Repairing the beauty of art for heart's sake

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Repairing the beauty of art for heart's sake

Craig Wedderspoon’s metal sculpture, “Fast,” remained partially intact after the 2011 tornado.  Photo courtesy of Craig Wedderspoon

Elizabeth Elkin

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A branch crashed through the bathroom ceiling. Terrified, she and the dogs ran into the living room.

“Look out at it,” her roommate said. Every tree in their yard lay flat on the ground like paper blown away by a breeze. They watched the tornado travel up the hill, ripping through streets and homes and lives.

Shirley Hayes Dobbins relived April 27, 2011, and the days that followed over and over until they were etched permanently in her mind and body. She had to find a way to express herself. Her escape, the thing that mended her, that kept the post-traumatic stress from eating her away, is the feeling of muddy, wet clay between her fingers and under her nails.

After the 2011 tornado, artists in the Tuscaloosa area did what they could to help themselves and each other find peace in a world of tragedy. This included creating new art, displaying destroyed art and fixing the tattered remains of art that meant a great deal to those who owned them.

“What I started doing was taking pictures of the debris,” Dobbins said. “There was steel just gracefully wrapped around trees. There was plastic and metal hanging from the trees like it was just fabric. I took all those pictures, and then I drew them with pen and ink and used that as, like, kind of abstract art. I guess I was just amazed at how powerful that storm had been that it could just drape steel around a tree.”

She displayed the pieces in a showcase called “I Am Blown Away.” The showcase included drawings of deep, dark skies hanging forebodingly over

broken houses and drawings of trees bent by winds with street posts wrapped around them.

“I was blown away by the lives lost, by how haunted everything was in our neighborhood,” Dobbins said. “You could hear people still searching at night in the debris, and this was seven days after the tornado. I’ve never heard or felt anything like when that tornado was right on us. I can’t describe the way it sounded.”

The pieces sold quickly. Dobbins said this was because people could relate to the agony the art represented.

“That was very healing, to be able to see beauty in something so destructive,” she said.

Craig Wedderspoon, associate professor of art and sculpture at The University of Alabama, displayed the remains of his metal sculpture, “Fast,” for people to view and relate to.

The sculpture stood taller and wider than a person. It was square shards of metal attached at the tips to form an abstract shape. Wedderspoon said he liked the piece a lot. Now, there isn’t much left of it.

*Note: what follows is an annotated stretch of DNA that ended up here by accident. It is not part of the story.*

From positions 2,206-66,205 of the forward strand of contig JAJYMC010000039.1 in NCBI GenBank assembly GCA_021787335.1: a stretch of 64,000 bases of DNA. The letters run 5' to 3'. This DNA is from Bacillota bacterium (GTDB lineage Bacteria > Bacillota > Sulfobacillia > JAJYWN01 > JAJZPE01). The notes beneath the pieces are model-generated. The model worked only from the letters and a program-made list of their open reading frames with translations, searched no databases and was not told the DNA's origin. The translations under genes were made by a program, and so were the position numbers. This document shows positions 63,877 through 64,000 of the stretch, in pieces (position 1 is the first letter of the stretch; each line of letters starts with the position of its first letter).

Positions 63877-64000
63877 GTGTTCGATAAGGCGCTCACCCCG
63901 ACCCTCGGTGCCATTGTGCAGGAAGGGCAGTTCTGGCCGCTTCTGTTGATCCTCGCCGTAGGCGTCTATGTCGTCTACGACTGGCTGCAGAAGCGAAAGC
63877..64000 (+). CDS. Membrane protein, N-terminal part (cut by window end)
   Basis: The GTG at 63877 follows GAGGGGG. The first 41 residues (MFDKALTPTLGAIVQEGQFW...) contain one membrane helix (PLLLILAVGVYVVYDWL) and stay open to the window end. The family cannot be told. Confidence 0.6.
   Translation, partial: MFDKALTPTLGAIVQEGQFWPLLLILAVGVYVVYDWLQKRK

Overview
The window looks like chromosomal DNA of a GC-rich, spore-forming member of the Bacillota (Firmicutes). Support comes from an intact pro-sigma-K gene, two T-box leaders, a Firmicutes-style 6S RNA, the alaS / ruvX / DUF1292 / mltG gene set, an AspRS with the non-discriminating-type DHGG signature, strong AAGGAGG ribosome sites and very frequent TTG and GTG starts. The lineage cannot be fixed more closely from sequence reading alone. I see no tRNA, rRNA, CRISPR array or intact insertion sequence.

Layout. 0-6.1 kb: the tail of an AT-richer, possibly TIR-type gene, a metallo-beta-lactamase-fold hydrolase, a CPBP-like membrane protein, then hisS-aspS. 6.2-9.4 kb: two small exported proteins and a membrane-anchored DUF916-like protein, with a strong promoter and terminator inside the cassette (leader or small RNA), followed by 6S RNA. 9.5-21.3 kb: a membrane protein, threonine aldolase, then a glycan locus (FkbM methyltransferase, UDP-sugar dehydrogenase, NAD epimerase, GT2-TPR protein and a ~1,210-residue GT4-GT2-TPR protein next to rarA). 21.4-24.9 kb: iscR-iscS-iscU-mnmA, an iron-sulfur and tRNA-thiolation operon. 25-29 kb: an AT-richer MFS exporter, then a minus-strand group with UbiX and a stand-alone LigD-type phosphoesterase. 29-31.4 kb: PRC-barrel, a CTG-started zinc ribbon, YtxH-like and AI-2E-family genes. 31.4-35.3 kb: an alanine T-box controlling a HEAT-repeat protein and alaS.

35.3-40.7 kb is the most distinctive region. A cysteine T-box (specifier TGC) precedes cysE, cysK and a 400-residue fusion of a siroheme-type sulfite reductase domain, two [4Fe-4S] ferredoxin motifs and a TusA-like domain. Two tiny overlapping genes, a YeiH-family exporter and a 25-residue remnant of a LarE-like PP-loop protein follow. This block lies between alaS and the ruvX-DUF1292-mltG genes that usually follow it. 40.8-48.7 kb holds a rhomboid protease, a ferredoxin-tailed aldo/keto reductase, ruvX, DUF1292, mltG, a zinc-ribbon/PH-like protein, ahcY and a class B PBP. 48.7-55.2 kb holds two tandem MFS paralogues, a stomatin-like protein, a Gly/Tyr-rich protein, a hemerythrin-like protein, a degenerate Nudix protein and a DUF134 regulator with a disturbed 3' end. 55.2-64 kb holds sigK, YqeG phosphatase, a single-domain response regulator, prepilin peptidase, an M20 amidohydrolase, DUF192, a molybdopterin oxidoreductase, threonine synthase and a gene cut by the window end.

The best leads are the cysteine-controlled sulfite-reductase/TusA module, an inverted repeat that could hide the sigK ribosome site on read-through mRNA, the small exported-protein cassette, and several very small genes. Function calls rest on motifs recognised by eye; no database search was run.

According to Wedderspoon, the tornado picked up the piece from where it was being stored, in Professor of Book Arts Steve Miller’s yard, and threw it, leaving metal shards from the sculpture scattered all across the Southeast.

“Somebody found it and thought it was the piece in Woods Quad,” he said. “They put it there and left a note asking if someone would do something to commemorate what happened.”

Several magazines picked up the story. For months after, Wedderspoon said people from all over the Southeast emailed him with pictures of tiny metal pieces that tore off his sculpture. Some flew as far as South Carolina and Georgia, he said.

“Every one of them asked if I wanted them back, but I said no,” he said.

Wedderspoon said the story was so widely popular because people could relate to the violence of the piece.

“People see a similarity to what they went through, being uprooted and put into another state but still somehow existing,” Wedderspoon said. “It’s a marker in a moment of time.”

Steve Davis, a local metal smith, repaired broken pieces of art, such as sculptures, metal tables and porch railings from the April 2011 tornado and, through those pieces, helped mend lives.

“I was doing repairs from the tornado up until a year ago,” Davis said. “All these things meant a great deal to people. It was an honor, really. They’d put their trust in me to make it whole again.”

Some smaller pieces he fixed for free, but the bigger pieces he charged for. However, Davis said that to fix some things, you just have to move on.

“Things are just things,” he said. “It’s really not that important. It’s people’s lives and their actions, people’s needs and emotions. Art is a great therapy, it’s a way to move on and forward with life. It engages people to move on emotionally, mentally and physically.”

Donna Bolsa was one of the residents of the area who brought pieces to Davis after the tornado.

“After the tornado, he fixed some of my outdoor structures that were totally damaged,” Bolsa said.

Bolsa had a handrail from her front sidewalk to the street that was destroyed. With the insurance money, she was able to afford to have Davis build her a new one.

“It ended up being much more beautiful than it had been originally,” Bolsa said. “He listens to what I want, and then takes the time to dream and plan it.”

Residents of the Tuscaloosa area brought Davis their art in the hopes that mending their broken pieces might help fix some of the brokenness inside of them, Davis said.

“They’d say, ‘this is my favorite thing in the yard, think you can do something with it?’ ” he said. “That’s what I do. I try to make the visible whole again. Everything else people have to find a way to put back together themselves.”